Is your nationwide permit about to expire?

Nationwide permits are a type of general permit issued by the U.S. Army Corps of Engineers (USACE) for project activities in U.S. streams, wetlands and other waters. They authorize a category of activities under Section 404(e) of the Clean Water Act and Section 10 of the Rivers and Harbors Act of 1899. This permit program is intended to provide timely authorizations and help protect the aquatic environment by providing incentives to reduce impacts on jurisdictional waters and wetlands while authorizing certain activities that have no more than minimal individual and cumulative adverse environmental effects.

Under Section 404, permits are required for discharges of dredged or fill material into jurisdictional waters of the United States, including wetlands. Under Section 10, permits are required for any structures or other work that affect the course, location or condition of navigable waters, such as piers, dredging and aids to navigation. Nationwide permits authorize about 40,000 reported activities each year, as well as about 30,000 activities that do not require reporting to USACE districts.

Fifty-two nationwide permits were issued in 2017. For many rail projects, such as capacity improvements, siding extensions and bridge or culvert replacements, the most common nationwide permits used are:

  • Nationwide Permit 14: Linear Transportation Projects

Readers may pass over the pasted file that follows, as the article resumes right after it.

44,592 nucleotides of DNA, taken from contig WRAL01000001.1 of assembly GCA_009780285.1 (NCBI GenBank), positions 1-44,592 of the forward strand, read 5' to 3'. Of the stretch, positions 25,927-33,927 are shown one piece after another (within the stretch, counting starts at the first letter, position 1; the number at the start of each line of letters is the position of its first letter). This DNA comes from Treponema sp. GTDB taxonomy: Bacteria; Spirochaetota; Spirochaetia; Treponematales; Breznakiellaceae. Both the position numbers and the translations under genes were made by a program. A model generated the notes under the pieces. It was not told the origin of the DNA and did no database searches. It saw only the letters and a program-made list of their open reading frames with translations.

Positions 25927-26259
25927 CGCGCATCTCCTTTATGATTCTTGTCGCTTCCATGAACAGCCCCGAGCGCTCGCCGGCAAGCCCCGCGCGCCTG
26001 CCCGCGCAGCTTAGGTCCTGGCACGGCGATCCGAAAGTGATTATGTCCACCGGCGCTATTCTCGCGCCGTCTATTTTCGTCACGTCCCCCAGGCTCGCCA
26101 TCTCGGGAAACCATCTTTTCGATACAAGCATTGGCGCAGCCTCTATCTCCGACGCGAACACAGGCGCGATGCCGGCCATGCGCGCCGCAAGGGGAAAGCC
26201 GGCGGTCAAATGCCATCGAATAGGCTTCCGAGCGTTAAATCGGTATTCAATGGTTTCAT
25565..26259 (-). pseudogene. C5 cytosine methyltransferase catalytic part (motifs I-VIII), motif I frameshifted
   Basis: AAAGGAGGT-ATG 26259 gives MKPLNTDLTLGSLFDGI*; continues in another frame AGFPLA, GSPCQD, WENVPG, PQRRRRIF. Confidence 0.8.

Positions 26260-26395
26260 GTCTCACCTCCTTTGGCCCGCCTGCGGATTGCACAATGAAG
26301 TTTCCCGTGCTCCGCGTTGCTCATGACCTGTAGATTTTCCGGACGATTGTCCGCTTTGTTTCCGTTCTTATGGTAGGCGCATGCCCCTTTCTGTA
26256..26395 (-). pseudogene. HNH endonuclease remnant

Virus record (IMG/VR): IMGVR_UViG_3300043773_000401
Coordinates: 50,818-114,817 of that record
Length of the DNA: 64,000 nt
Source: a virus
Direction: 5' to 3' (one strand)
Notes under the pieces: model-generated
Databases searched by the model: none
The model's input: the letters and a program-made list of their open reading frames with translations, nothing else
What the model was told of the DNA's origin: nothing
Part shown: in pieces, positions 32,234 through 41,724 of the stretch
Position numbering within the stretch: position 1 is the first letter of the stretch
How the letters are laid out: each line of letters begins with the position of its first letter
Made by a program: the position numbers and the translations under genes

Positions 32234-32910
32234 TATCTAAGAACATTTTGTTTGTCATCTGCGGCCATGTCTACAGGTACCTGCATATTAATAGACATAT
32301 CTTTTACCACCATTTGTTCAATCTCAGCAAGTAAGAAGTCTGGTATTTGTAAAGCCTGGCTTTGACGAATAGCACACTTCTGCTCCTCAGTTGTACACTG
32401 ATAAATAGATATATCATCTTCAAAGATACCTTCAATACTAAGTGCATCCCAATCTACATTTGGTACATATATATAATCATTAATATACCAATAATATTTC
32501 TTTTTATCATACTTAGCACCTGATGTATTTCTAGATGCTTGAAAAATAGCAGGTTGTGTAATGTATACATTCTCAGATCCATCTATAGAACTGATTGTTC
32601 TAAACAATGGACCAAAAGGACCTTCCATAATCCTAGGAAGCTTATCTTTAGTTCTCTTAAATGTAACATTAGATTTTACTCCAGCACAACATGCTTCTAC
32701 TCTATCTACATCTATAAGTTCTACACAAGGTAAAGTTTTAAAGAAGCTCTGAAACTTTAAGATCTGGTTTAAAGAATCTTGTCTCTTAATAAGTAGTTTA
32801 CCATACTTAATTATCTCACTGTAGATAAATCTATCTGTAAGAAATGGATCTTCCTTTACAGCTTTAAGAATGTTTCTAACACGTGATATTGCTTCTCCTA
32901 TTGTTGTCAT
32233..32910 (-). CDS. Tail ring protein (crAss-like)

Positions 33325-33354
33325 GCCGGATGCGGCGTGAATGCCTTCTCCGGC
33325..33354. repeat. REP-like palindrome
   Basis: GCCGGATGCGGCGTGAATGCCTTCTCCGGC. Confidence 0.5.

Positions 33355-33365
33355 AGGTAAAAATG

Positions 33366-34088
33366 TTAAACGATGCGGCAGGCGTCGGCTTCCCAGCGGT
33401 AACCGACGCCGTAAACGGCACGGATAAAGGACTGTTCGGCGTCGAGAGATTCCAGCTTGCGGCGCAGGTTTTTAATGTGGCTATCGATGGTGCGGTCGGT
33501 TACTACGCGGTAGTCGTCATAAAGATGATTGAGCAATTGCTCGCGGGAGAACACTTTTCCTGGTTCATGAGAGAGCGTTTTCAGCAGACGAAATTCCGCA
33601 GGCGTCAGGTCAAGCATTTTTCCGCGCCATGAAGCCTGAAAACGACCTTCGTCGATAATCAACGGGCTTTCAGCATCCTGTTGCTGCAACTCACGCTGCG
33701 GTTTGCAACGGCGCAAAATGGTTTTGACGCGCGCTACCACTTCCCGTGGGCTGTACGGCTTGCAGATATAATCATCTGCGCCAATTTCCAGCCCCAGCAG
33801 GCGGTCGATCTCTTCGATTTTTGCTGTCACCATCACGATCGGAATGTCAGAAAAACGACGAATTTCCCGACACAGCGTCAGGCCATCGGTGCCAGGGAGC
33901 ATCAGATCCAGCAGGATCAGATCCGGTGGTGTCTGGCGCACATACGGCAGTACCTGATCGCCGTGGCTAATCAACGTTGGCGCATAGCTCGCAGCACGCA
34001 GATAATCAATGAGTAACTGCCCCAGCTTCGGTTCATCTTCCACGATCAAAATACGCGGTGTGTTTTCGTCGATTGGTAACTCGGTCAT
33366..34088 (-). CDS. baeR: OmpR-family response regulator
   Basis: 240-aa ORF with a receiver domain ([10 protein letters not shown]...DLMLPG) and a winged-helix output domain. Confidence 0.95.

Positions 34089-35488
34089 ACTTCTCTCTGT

• Nationwide Permit 3: Maintenance
  • Nationwide Permit 33: Temporary Construction, Access and Dewatering
  • Nationwide Permit 13: Bank Stabilization

Because nationwide permits are issued on five-year cycles, all the 2017 nationwide permits expire this March. If your project has a current 2017 nationwide permit authorization, the following options may apply:

  • If your project is under construction or under contract for construction, a one-year extension of the permit authorization is automatically granted, meaning it will expire in March 2023.
  • If your project will not be complete by March 2023 or you are not under contract, you will need a reauthorization for your project. If nothing about the project or regulations has changed, a reauthorization should be straightforward and easy to obtain.

The USACE has issued new nationwide permits that will go into effect Feb. 25. For the nationwide permits listed above that are commonly used on railroad projects, no significant language changes have been proposed from the 2017 nationwide permits to the 2022 nationwide permits.

If you have questions about your rail project, any currently held permit or how to obtain a 2022 nationwide permit, please contact railroad permitting specialist Jennifer Sunley at

This entry was posted in Adam Perschbacher on February 14, 2022